How ironic it is. The Genesis and the whole western society have some similar ideas about women with an underground cartoonist for a long time. Crumb is a crazy artist, his miserable childhood and insane family caused he has such a distorted view of the world. In the movie, Crumb’s two brothers are actually made me feel so sad. Compare Robert Crumb himself, his two brothers are also talent artists. But they got swallow by the darkness. The older brother Charles Crumb still lived with his mother, and probably did not go out for a long time. He was more obsession in his inside world than Robert Crumb, he used medical to keep the emotion stable. He already gave up painting for a long time, even writing the ambiguous word anymore. I was shocked by his work actually; it seems so different and amazing. The work also showed that he gradually became crazy and depressed. He killed himself after the movie finished. Meanwhile, the younger brother, Max Crumb was also made me unforgettable. He was an isolated sage. He punished himself every single day to cleanse his soul. He seat on the bed made by nails, and eat cloth. When Robert Crumb went to see his younger brother, he became a conversable man. I have to say after I saw this movie; one thing I really understand is that genius and insanity only have a blurry line between them. Crumb and his brothers are genius or insanity, but we know their attitudes are dark and negative most of time. The way they judge the world comes from an unhappy family and odd childhood, but most of men in the history actually have the same idea about women with them. What can I say? In the Genesis Chapter 19, Zoar’s daughters made some stupid decisions about “keep alive seed from their father”. They made their father drunk and had sex with them. When I read it, I can only say it is just ridiculous. And in the Chapter 39, there is a story about Joseph and his Egyptian master’s wife. She wanted to lie with Joseph since he is so handsome, but he refused her. He said “How could I do this great evil, and give offense to god?” And because of he always refused her, one day she find a way to revenge. “She seized Joseph by his garment, saying lie with her. And he left his garment in her hand, and he fled and went out.” She told the master “The Hebrew Slave came into me, whom you brought to us, to trifle with me.” The garment is the evidence to prove what Joseph done. There are many stories in the Genesis to show us women are ridiculous and evil. It is no doubt that those women’s behaviors are not one hundred percent correct, but the hostility is too obvious to me. It is probably the reason why Crumb used such a different way to draw the Genesis.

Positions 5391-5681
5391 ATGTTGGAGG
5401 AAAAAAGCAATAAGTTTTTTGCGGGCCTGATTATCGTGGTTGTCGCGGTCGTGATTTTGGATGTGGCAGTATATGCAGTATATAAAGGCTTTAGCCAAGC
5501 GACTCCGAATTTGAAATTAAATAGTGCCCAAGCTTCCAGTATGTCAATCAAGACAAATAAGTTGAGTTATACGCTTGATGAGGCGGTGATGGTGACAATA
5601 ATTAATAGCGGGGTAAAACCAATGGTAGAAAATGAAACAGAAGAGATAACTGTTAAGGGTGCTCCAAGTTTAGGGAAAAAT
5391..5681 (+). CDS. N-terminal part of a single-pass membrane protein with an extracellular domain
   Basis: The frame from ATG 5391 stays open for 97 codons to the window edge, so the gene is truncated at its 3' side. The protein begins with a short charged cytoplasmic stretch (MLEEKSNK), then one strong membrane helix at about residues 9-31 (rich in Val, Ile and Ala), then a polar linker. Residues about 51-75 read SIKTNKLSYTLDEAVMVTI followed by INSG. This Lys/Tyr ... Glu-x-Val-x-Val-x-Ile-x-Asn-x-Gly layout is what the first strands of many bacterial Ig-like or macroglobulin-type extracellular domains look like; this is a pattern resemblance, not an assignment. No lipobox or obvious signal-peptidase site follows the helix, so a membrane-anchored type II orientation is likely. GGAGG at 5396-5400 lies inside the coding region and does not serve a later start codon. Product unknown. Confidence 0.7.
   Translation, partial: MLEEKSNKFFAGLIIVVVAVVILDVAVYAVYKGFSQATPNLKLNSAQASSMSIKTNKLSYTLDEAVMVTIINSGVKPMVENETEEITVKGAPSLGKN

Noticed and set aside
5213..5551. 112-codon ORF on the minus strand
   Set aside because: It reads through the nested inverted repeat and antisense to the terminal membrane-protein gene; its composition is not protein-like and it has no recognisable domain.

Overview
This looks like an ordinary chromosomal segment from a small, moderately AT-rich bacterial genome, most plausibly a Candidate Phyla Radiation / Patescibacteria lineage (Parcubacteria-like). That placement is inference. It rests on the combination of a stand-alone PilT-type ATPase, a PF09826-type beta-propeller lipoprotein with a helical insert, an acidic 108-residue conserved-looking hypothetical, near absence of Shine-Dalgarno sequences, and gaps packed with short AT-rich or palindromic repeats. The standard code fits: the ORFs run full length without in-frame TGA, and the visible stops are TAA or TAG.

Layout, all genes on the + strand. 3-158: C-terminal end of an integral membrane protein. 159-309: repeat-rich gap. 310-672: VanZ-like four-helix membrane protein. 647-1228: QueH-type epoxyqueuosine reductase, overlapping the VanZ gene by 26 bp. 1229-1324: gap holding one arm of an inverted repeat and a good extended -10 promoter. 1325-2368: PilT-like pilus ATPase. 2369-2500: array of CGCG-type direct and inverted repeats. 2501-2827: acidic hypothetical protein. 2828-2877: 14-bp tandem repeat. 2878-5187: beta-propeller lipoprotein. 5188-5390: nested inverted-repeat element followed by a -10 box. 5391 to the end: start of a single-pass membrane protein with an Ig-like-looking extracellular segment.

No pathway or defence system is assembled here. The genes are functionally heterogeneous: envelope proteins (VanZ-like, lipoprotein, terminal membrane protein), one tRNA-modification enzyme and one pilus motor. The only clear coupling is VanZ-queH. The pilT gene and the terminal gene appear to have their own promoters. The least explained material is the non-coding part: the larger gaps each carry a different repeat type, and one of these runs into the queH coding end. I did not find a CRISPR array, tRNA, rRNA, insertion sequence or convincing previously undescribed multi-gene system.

The Book of Genesis illustrated does not even like his work anymore. Why did he change the way he draw the comics? Why so serious? In my personal idea, the way he mocked to the world in the Genesis did not just focus one thing or one piece anymore, the whole book showed an ironic attitude by this serious style. But there is a problem; does Crumb really want to mock the Genesis’ attitude about women? Or does he just want to agree with Genesis? Considering Crumb’s attitude about women showed in his previous book, I really have no idea. It is the most attractive part. We always try to give some meanings when we read a book or watch a movie, but the truth is those meanings come from our own experiences and ideas. When Crumb wrote this book, he probably just followed his heart. We do not know. The Genesis is an important book in human history. If Crumb rewrite the Genesis in a too “special” way, it probably will cause Crumb lose all his reputation. It is a really brave decision to write this book, and he got succeed. In the introduction of the Book of Genesis illustrated, Crumb said “Every other comic book version of the Bible that I’ve seen contains passage s of completely made-up narrative and dialogue, in an attempt to streamune and ‘modernize’ the old scriptures, and still, there various comic book bibles all claim to adhere to the belief that the Bible is ‘the word of god’, or ‘inspired by god’, whereas I, ironically, do not believe the Bible is “the word of god’. I believe it is the words of men. It is, nonetheless, a powerful text with layers of meaning that reach deep into our collective consciousness, our historical consciousness, if you will.” We can see how confident Crumb is. He has his own opinion about the Genesis, and he actually made it. The image style in his book caused the re-discussion of Bible. As a famous underground cartoonist; connecting the Genesis and himself is an interesting topic. The relationship between Crumb and women also made the Genesis changed the original meanings.